On TV, drug dealers are often toothpick-chewing nihilist gangsters who do so because they want mad money and don't care who gets hurt. To see how real that is, we talked to eight current or former drug dealers to ask them if that stereotype is actually true.

Seven said money was the main factor. "For the risks I'm taking, motherfucker," one said, "you have to get paid well." 

But the cash isn’t the only reason for any of them. There are larger and far more interesting reasons people deal that were uncovered; a few that genuinely surprised us. Love, laziness, insecurity, rebellion and self-improvement — these are all reasons why people put their futures on line. To them, they're filling a role in society — like a baker or a mechanic does — and every one of them feels they've done more good than harm.

Here's what they told us:


Reason: Loved his clients and wanted them to be happy. 

He grew up in an isolated town; he liked raves and "I loved the people," he says. Because he wanted the raves to go off, he connected them with drugs — mostly MDMA. He felt these drugs were good for people. "Drugs that unite people and help them have epiphanies," Trevor says. When he sold white doves, blue doves, or speckled doves (which had mescaline in them), he knew someone was in for a good time.

Trevor felt responsible for his clients. If he saw someone doing too much, he'd cut them off. And he never touched the harmful drugs: coke, heroin or meth. "That stuff just fucks people up and ruins lives and I never wanted to hurt anyone."


Reason: To go to college.

"I could get another job, but I don't think I could go to school and get a job and have a social life," he says. Dealing gives him a job and a social life wrapped into one. He sells all manner of drugs, mostly hippie drugs like LSD microdots. The two main downsides are the paranoia and the fact that he's never sure who's just hanging around him for the drugs. "People text me for days asking how I am before they actually get around to asking for drugs, then I don't hear from them for four months," he says. "So that sucks, never really knowing who your friends are."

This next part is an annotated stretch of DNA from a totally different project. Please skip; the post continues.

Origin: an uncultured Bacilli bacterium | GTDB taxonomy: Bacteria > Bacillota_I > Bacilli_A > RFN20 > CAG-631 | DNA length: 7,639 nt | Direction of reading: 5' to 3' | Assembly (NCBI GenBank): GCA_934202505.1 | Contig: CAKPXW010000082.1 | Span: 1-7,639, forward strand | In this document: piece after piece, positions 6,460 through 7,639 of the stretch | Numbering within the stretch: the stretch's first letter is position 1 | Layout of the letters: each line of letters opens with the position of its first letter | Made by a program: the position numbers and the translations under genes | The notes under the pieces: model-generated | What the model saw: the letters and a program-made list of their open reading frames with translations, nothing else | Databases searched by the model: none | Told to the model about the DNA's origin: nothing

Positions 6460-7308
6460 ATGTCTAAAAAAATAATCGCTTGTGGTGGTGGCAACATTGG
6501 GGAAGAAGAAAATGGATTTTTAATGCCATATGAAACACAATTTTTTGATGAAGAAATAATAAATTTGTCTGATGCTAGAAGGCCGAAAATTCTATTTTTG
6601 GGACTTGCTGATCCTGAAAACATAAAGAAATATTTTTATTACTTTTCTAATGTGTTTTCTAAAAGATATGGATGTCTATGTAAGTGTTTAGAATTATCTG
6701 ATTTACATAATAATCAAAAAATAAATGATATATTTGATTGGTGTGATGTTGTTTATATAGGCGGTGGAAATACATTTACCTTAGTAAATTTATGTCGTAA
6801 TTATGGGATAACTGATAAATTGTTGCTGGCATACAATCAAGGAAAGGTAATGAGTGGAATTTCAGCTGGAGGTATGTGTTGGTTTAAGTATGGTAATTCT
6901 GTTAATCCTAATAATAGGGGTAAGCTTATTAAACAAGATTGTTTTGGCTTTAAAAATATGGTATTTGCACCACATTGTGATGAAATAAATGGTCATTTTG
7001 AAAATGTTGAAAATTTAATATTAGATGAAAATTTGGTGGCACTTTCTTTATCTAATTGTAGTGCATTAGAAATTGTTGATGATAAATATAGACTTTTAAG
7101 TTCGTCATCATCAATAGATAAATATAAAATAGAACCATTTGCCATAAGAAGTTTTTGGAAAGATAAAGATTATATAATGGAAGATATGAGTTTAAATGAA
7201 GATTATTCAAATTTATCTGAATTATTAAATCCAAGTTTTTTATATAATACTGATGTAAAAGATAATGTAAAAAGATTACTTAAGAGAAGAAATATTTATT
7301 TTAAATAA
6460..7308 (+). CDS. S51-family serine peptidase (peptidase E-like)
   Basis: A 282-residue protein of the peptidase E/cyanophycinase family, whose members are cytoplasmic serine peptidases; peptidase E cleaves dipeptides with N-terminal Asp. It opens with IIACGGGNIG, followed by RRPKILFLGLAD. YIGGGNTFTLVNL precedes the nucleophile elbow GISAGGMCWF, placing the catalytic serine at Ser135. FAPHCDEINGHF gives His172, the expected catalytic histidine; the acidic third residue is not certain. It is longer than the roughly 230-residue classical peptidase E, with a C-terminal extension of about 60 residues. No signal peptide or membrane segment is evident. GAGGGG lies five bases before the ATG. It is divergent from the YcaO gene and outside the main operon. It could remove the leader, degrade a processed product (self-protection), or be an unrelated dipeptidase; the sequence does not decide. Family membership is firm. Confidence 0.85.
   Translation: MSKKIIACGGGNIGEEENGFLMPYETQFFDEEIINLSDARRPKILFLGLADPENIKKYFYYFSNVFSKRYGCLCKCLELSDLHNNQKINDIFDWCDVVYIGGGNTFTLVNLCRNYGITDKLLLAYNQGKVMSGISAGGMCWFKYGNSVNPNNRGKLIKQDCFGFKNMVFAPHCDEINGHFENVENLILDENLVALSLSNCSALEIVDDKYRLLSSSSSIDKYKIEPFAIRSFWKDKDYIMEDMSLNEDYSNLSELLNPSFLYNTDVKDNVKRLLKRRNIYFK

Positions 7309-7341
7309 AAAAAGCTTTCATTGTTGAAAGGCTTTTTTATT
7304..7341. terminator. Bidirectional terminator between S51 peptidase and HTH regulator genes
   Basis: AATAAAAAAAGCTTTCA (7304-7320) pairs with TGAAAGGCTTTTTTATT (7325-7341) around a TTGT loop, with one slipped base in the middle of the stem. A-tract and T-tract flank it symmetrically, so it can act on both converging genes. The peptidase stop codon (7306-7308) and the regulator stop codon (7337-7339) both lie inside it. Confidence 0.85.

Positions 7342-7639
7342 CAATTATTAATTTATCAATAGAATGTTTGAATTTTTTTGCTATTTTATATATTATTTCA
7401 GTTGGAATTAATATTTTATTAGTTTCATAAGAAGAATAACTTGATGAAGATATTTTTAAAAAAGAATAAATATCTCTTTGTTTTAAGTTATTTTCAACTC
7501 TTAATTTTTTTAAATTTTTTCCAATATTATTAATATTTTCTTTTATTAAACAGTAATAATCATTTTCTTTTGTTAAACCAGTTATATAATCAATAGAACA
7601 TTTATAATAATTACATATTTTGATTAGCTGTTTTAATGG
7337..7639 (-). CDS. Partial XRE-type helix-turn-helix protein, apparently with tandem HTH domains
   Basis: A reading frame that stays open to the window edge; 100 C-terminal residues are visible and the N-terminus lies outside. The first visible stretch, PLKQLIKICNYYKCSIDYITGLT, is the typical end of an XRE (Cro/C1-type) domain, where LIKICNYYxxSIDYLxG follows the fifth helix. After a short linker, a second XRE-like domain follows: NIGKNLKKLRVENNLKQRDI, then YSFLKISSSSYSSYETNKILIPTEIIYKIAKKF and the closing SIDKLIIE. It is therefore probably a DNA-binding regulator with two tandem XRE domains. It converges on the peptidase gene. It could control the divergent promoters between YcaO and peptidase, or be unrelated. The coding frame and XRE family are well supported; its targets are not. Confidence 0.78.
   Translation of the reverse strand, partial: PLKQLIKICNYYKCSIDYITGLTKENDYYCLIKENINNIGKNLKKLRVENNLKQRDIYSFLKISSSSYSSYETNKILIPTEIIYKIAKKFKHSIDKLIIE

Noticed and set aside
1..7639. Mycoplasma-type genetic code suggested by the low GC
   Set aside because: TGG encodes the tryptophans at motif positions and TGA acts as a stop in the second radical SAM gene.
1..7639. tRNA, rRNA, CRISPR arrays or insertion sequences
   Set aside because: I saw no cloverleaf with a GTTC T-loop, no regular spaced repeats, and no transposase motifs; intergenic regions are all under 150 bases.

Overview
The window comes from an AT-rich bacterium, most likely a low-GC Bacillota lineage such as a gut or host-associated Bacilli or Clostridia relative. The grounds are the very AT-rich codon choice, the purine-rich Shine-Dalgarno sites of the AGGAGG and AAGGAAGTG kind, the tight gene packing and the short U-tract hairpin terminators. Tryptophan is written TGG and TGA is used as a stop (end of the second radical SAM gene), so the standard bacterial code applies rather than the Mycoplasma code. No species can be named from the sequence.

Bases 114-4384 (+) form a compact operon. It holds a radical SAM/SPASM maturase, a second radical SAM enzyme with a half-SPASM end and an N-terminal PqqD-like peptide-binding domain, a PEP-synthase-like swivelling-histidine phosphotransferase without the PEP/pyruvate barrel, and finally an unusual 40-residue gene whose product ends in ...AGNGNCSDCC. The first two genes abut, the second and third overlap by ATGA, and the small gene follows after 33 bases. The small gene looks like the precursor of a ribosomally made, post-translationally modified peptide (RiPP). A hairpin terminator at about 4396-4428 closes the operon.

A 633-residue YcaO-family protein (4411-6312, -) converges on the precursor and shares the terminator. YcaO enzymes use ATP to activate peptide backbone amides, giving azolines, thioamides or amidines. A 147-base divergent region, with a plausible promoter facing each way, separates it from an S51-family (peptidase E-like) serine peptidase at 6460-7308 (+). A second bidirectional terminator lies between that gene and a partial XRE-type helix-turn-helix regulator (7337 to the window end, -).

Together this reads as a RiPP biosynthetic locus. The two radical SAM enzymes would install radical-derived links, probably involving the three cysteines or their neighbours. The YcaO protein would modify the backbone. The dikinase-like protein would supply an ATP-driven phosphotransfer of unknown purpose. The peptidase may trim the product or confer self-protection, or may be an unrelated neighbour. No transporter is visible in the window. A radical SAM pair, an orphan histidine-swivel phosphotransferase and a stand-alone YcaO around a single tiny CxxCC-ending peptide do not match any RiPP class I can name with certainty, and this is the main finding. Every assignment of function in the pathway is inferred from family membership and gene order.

Reason: For her health.

Fibroid tumors grow all around her uterus and ovaries, and she found years ago that cannabis juice reduces the inflammation. But in order for it to work she needs to juice the leaves of basically one plant a day. In order to pay for an expensive grow like that, she had to grow extra plants and sell them on the black or gray market, even though she was risking arrest. She said she never profited off it; it was all just to fund growing the medicine she needed. She has since found a place in a legal weed company, and is passionate about using the plant to make people healthy.


Reason: To make a political statement.

"It was kind of giving the middle finger to the system," he says. He dealt mostly club drugs like ecstasy and coke. The government's War on Drugs made him feel better, not worse, about dealing. "You're thinking in terms of those libertarian principles, thinking, I'm gonna change the world, one deal at a time."

Also, there were girls. "But they weren't really take-home-to-mom girls," Mortie adds. "They were cracked out, too, and they were hanging around you for the wrong reasons."

After Mortie started moving up in weight, and started meeting heavies with guns everywhere, and his associates started getting locked up, he knew it was time to back off.